Cricket Victoria sets new targets for women's and girls' participation

Cricket Victoria is launching one of the most ambitious plans for women's cricket Australia has ever seen.

As part of Women and Girls in Cricket Week, Cricket Victoria has unveiled something exciting for the future of the game. This six-year strategy is hoping for a 100 per cent increase in participation over that period.

A 100% per cent increase would see 30,000 women and girls participating in a sport that was almost closed off to them only a couple of decades ago.

Thankfully, through the work of the states and Cricket Australia, women's cricket is in a strong position in Australia, with full-time professionals all the way down from Ellyse Perry to those playing in the WNCL.

As well as participation, Cricket Victoria is looking to grow women in coaching with the goal being 1,000 women in leadership positions by the end of 2028.

Cricket Victoria CEO, Nick Cummins, said the work was a critical platform for planning the successful growth of women and girls' participation.

“There is no question that the number of women and girls involved in Victorian cricket represents one of the biggest opportunities for the sport over the next decade,” Cummins said.

“Getting to where we want to be – and I’m confident can be, by 2028 – will be guided by this strategy. This informs the operational plans that Cricket Victoria puts in place and the collaboration with all our stakeholders – clubs, associations, affiliates, players and volunteers.”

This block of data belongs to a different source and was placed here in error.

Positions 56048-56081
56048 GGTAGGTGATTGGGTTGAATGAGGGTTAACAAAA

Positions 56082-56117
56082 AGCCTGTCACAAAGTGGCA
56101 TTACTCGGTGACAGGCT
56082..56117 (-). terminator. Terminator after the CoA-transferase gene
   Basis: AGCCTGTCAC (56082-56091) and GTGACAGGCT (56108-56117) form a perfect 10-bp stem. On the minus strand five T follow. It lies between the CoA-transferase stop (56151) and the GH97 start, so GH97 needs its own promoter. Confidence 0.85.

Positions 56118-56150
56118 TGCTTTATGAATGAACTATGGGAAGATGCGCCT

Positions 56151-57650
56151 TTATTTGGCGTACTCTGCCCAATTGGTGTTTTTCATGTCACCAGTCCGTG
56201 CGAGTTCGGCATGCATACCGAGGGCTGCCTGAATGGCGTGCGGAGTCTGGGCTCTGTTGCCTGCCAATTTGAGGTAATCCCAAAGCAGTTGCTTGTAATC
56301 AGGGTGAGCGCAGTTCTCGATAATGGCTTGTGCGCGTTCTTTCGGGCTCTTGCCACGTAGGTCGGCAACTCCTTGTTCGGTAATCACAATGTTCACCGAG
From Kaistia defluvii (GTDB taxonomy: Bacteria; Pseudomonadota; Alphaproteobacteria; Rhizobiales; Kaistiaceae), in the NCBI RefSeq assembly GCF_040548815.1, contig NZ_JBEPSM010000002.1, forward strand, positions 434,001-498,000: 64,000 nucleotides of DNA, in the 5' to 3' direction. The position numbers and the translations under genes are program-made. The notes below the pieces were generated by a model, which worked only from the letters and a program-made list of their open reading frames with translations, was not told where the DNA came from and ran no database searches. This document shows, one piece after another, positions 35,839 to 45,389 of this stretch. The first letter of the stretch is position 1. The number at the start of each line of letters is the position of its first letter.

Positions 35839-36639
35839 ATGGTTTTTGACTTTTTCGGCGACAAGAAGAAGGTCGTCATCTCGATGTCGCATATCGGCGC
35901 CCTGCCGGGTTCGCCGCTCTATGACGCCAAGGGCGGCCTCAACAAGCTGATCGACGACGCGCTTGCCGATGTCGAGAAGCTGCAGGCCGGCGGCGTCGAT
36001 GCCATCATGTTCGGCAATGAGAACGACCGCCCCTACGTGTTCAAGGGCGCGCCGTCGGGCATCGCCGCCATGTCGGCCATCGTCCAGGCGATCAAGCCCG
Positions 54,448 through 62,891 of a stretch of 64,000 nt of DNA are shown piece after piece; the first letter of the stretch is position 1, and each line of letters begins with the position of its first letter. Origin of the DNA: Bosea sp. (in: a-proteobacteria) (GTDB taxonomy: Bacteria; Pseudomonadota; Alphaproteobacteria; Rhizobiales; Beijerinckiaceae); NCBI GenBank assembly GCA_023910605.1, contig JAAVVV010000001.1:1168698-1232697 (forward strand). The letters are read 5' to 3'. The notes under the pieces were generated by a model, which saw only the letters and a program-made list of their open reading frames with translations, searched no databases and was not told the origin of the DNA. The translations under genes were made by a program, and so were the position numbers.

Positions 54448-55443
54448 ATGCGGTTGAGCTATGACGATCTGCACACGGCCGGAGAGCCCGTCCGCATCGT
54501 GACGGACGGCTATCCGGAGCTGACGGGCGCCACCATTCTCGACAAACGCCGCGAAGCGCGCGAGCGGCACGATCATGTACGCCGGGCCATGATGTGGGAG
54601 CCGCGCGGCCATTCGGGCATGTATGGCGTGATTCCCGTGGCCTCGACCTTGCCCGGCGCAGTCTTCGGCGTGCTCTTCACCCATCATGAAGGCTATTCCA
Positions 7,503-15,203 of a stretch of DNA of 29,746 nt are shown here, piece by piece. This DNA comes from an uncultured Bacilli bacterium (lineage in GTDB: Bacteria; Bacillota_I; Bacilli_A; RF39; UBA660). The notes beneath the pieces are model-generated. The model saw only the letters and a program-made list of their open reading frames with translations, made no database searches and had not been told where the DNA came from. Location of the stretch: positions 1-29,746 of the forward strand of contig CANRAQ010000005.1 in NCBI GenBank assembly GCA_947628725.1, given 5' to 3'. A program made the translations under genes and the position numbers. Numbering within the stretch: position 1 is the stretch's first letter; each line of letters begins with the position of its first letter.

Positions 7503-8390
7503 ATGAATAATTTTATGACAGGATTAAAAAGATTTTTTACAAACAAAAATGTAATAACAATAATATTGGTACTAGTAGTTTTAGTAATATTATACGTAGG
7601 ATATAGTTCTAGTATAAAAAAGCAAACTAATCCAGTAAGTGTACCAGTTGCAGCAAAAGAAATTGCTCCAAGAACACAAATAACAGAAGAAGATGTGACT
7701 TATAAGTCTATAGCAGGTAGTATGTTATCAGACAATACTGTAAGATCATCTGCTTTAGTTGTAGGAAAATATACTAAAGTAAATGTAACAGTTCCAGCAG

It's good and well to have targets but of course, the most important thing is how Cricket Victoria achieves those goals. There are three pillars that will allow these lofty goals to be met.

The strategy is built on three key pillars:

  • strengthening the existing footprint in community cricket,

  • creating a truly integrated competition in Premier Cricket and

  • building the leading female High-Performance system in Australian cricket

Head of Female Cricket, Sharelle McMahon, said “the opportunity here is significant if we get it right. Cricket is a truly global game and we’re taking a holistic approach to ensure we can deliver consistency and appeal in our programs now and into the future.”

The goals might be lofty but they will be important as cricket tries to keep up with rival codes to attract the best female sporting talent in the country over the next decade.